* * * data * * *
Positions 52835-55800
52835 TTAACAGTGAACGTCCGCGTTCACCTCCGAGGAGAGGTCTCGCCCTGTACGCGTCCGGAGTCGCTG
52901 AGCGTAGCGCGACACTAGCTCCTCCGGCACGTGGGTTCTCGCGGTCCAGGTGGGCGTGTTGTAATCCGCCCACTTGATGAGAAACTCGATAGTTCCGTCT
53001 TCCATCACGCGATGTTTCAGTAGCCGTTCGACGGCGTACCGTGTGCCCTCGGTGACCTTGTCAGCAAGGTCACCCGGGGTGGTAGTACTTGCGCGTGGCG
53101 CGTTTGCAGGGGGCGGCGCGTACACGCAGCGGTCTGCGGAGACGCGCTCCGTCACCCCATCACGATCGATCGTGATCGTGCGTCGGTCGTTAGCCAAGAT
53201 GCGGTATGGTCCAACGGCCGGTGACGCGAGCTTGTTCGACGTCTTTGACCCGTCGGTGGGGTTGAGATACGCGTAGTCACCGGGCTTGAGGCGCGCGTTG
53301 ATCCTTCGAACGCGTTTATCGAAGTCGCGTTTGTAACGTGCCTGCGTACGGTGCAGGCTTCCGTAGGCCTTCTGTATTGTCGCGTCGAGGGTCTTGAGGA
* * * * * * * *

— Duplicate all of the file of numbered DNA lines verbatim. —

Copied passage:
Positions 52835-55800
52835 TTAACAGTGAACGTCCGCGTTCACCTCCGAGGAGAGGTCTCGCCCTGTACGCGTCCGGAGTCGCTG
52901 AGCGTAGCGCGACACTAGCTCCTCCGGCACGTGGGTTCTCGCGGTCCAGGTGGGCGTGTTGTAATCCGCCCACTTGATGAGAAACTCGATAGTTCCGTCT
53001 TCCATCACGCGATGTTTCAGTAGCCGTTCGACGGCGTACCGTGTGCCCTCGGTGACCTTGTCAGCAAGGTCACCCGGGGTGGTAGTACTTGCGCGTGGCG
53101 CGTTTGCAGGGGGCGGCGCGTACACGCAGCGGTCTGCGGAGACGCGCTCCGTCACCCCATCACGATCGATCGTGATCGTGCGTCGGTCGTTAGCCAAGAT
53201 GCGGTATGGTCCAACGGCCGGTGACGCGAGCTTGTTCGACGTCTTTGACCCGTCGGTGGGGTTGAGATACGCGTAGTCACCGGGCTTGAGGCGCGCGTTG
53301 ATCCTTCGAACGCGTTTATCGAAGTCGCGTTTGTAACGTGCCTGCGTACGGTGCAGGCTTCCGTAGGCCTTCTGTATTGTCGCGTCGAGGGTCTTGAGGA